Korean chicken wings have long been a favourite at Bone Daddies. Marinated in a mix of mirin, sake, ginger and salt, deep fried, smothered in a sticky gochujang sauce, and topped with sesame seeds, the signature side has been a staple of the ramen group’s menu since it launched back in 2012.
So popular is the dish, in fact, it appears on the menus across the Bone Daddies London estate, which also includes the two-strong Japanese izakaya concept Flesh & Buns, with restaurants in Covent Garden and Oxford Circus; and Shackfuyu in Soho, which is inspired by the Western-influenced Japanese yoshoku cooking style. In May last year – as the country found itself locked down for the first time – the group even released the recipe online, giving loyal customers the chance to recreate the wings at home.
Almost a year on and Bone Daddies has sought to further augment that fan enthusiasm with the launch of Wing Daddies, a virtual, delivery-only restaurant that offers that same marinated chicken wings with a variety of sauces including chipotle barbecue, sticky teriyaki and buffalo 'fire', alongside a selection of loaded tater tots.
“We’ve always toyed with the idea of doing more with the wings, but before Covid our focus was on the brands we already had,” explains operations director Steve Hill. “The impact of the pandemic though meant we had to think of new ways to extend the business that didn’t require much investment.
“In the past we’ve talked about the possibility of having a standalone, wings-focused concept. And when we began thinking about cost-effective ways to sustain the business while in lockdown, we touched on the idea again.”
Following a successful trial in early March, Wing Daddies has now taken flight and been rolled across the entire Bone Daddies estate.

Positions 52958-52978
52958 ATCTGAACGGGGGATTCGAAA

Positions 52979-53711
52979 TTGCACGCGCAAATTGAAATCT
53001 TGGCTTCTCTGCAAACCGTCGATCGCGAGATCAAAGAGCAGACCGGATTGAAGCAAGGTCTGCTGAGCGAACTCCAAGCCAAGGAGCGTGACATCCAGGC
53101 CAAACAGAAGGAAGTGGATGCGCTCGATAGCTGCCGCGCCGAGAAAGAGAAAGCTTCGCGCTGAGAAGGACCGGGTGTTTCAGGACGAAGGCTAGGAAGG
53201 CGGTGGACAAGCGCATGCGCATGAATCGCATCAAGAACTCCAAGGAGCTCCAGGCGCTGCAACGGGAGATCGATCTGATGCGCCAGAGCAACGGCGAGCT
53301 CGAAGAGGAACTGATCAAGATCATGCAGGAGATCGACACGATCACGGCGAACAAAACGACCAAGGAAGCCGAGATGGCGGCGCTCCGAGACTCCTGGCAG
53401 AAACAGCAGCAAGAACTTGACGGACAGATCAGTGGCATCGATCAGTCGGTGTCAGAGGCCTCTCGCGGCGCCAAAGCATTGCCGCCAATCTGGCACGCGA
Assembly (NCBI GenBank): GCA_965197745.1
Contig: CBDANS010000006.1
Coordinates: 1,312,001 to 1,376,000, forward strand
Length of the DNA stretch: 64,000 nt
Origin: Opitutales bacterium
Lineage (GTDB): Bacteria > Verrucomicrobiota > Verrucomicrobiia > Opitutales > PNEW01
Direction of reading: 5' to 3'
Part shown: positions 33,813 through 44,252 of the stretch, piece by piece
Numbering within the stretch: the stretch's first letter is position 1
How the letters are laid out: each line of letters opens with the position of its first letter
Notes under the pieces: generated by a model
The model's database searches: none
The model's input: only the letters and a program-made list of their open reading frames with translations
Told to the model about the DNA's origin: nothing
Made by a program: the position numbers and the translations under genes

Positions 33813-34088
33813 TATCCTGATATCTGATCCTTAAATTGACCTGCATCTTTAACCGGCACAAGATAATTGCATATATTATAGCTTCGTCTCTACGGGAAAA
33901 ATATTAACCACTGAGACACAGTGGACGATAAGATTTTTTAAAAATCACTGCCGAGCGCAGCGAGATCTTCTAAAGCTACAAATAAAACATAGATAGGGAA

“It feels like it worked, and we’re really proud of it,” says Hill. “Our focus throughout this pandemic has been protecting the business and our teams, and Wing Daddies has created more opportunity and stability for both.”
As a term, a virtual restaurant might sound like something of an oxymoron, but in the past year it has proven to be a popular way for groups like Bone Daddies to bring new concepts to market. These are delivery-only restaurants that exist exclusively in the ether, without a physical presence, and often operating out of a dark kitchen. Instead of a storefront with one or two tables outside, there is only an online order page that’s generally hosted on a third-party platform like Deliveroo or UberEats.
There are no tables and chairs in a virtual restaurant, no mood lighting or music. In place of waiters and bar staff, there are delivery drivers. You don’t need a reservation to get in, but you do need to be in the right catchment area if you want to place an order. And no, you can’t have some snacks while you peruse the menu – unless they’re ones you’ve supplied yourself.
“Our focus throughout this pandemic has been protecting the business and our teams, and Wing Daddies has created more opportunity and stability for both”
Sidechick, created by Patty & Bun founder Joe Grossman, was arguably one of the first major virtual restaurant brands to launch during the pandemic. Operating out of Patty & Bun’s central prep kitchen in east London for a limited time last summer, the concept focused primarily on roast chicken, served either half or whole and available with a choice of three marinades: za’atar, garlic, honey, olive oil and lemon; piri piri; and clarified butter with herbs and lemon.